“To come in here and blemish our neighborhood and feel our safety is threatened is really hard to believe,” Larry Chambers said.
Because they want to feel safe, even if they aren’t safe.
And self-defense works, even in Eastern Pennsylvania (deep blue as it is.) Person taken to hospital after shooting in New Hanover Township.
Police said this shooting was “domestic related.” Initial reports said an intruder had been shot by a homeowner.
Both can be true at the same time. Reporters seem confused on that score. As for the neighbors…
Neighbors said they’re shocked something like this would happen on their quiet street.
Sorry, but if you can read this you live in The Real World™ where crime can, and often does, happen. You are not protected by your zip-code. Crime doesn’t only happen to “other kinds of people” in other kinds of places.” You should plan accordingly.
I know the 21st Century is all about feelings, but some reality needs to creep in now and again. Campus Edge landlord increasing security following death of tenant.
I know this is another Neighbors Were Shocked story, which makes 3 in 2 days. I think it is a sign of the times.
A shooting occurred. One person died. Another was rushed to the local hospital. Residents of this “off-campus” apartment complex are disturbed that their studies could be interrupted by the Real World™.
“Do you feel safe living there?” Asked 7New Reporter Stefany Bornman.
“After 2 days? Not so much, but before that, I would say yeah,” Rossen told 7News.
So what was different 3 days ago? She was ignorant of the fact that she lives in The Real World™ where crime can, and sometimes does happen. She thought – because she is a college student – that she was guaranteed a crime-free existence. And actually that apartment complex is not a crime-free oasis.
According to the Spartanburg County Sheriff’s Office since 2007, there’s been 465 incident reports filed by different Campus Edge tenants for a slew of offenses.
Even if most of those are on the level of littering, or “he’s being mean,” or “Make him stop looking at me,” (which is the kind of thing I expect from college students today) some of them are probably for serious offenses.
But if you can read this posting, even if you are sitting in the middle of a college campus, you are in that Real World, and you should plan accordingly.
Oh, and neighbors/students are shocked. “It was scary,” Nerves rattled for residents at Langston University apartment complex after double shooting.
Langston University police and the Oklahoma State Bureau of Investigation are investigating a double shooting that sent two people to the hospital with multiple gunshot wounds.
It happened around 1 a.m. Thursday at an apartment complex owned by Langston University just off the campus.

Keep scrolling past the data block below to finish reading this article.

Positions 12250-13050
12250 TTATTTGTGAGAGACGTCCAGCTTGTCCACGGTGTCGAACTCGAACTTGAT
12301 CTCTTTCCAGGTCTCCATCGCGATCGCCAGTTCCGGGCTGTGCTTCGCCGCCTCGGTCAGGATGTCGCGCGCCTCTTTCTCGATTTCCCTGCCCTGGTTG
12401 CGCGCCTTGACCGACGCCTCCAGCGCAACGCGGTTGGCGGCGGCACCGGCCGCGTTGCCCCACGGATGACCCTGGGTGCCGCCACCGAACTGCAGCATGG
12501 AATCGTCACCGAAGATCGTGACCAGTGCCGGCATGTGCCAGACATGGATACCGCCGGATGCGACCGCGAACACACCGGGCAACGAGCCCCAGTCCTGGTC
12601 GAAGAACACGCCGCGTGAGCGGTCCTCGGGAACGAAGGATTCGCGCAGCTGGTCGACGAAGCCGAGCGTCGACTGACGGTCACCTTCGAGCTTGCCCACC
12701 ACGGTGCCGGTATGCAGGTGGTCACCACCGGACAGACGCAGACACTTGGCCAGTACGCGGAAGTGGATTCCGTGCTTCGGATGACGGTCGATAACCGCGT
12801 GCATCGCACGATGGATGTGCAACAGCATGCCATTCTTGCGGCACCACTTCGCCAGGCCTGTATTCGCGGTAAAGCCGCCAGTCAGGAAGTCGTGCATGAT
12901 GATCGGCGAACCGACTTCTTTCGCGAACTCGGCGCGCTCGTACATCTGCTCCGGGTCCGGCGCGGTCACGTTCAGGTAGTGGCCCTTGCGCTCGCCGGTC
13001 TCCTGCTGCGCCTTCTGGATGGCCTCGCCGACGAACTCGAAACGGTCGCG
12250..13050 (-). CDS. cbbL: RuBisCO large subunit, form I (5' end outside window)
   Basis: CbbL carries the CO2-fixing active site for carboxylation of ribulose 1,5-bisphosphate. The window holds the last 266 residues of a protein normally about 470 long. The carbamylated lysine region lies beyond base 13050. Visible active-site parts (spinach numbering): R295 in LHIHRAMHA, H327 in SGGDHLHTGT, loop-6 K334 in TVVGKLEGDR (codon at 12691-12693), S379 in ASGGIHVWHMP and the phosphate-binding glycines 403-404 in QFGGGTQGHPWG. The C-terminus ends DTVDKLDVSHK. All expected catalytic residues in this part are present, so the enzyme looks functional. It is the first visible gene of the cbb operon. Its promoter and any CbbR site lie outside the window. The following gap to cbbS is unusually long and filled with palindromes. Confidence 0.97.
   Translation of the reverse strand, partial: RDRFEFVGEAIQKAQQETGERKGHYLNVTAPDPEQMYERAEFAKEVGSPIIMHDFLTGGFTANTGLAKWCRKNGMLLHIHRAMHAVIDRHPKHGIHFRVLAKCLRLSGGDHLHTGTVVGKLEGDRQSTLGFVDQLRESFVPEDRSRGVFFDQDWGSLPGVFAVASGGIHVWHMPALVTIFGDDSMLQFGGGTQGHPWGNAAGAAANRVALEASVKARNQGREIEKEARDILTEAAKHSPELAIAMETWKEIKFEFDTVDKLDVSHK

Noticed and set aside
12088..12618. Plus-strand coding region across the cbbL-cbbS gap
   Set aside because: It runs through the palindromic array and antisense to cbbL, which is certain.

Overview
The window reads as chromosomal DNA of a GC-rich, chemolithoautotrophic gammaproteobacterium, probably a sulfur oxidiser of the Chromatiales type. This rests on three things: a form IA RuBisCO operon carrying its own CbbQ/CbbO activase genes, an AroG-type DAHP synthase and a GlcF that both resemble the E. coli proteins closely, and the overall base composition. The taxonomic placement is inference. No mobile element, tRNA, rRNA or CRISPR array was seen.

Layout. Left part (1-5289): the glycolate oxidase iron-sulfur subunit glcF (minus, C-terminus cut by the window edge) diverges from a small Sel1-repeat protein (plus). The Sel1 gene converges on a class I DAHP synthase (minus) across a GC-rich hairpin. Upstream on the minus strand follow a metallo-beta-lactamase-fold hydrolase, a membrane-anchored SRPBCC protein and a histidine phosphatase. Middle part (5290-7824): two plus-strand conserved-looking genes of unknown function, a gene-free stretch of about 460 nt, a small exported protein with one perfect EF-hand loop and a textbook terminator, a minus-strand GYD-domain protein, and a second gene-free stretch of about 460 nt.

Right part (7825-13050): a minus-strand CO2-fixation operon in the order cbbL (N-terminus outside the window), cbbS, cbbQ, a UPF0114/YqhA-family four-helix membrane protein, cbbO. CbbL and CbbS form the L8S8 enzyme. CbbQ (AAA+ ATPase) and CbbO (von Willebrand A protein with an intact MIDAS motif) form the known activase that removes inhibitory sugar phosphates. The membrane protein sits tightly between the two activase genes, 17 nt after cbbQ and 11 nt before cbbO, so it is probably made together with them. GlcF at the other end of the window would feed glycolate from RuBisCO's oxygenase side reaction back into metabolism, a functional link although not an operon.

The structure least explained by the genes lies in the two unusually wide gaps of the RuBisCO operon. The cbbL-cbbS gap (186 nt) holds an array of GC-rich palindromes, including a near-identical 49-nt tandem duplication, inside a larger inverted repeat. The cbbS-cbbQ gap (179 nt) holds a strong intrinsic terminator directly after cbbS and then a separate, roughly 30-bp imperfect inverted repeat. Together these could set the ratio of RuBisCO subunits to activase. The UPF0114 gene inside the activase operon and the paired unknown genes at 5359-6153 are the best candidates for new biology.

Police think there were 4 suspects. 2 people had to be flown to a trauma center with multiple gunshot wounds. This riled up the campus because they didn’t know they live in The Real World™.
“I can’t believe this. I’m totally in shock,” Letina Mcleod, who also lives at the complex, said.
There is more of that.
Austin was convinced they were an oasis. They were always part of The Real World™ they just didn’t know it at the time. ‘I still want to know why’ | One year later, how the Austin bomber was stopped.
This is a fairly long read, but it covers everything. Austin Police Chief Brian Manley, Homicide Detective Rolando Ramirez, the involvement of the ATF, the decent in force of the FBI. Blind alleys the investigation went down. The random nature of the victims. The clues that finally identified the suspect. And more. It’s all here, and pretty engaging.
And of course the shock that Austin suffered when the people of that city discovered that they were not immune to bad things happening.
“I was angry because he made us go through all of this, the community, he took the peace away from Austin,” Det. Ramirez said. “It was senseless.”
Chief Manley hoped that Austin could “feel safe” again. And maybe they can, but they were never safe, no matter how they felt about it. They weren’t safe 2 years ago, and they aren’t safe today. No one is; that is just a part of being human, though we don’t like to think about it much.
At least no one was shot by police. SFPD investigating possible ‘swatting’ incident involving tech leader.
A “Facebook cybersecurity executive” was targeted.
“The male caller stated that he had just shot his wife in their home, he had the kids tied up, there were pipe bombs everywhere, and if police responded that he would harm the police if they came to help,” said Janine De La Vega, Public Affairs Manager Palo Alto Police Department.
Not a prank, as the death last year proves.
Neighbors were surprised to learn of the incident.
“Horrible, definitely. I’ve been living here for six years it’s always been really, really quiet. So I’m surprised to hear that for sure,” said Manuela Zavattaro, neighbor.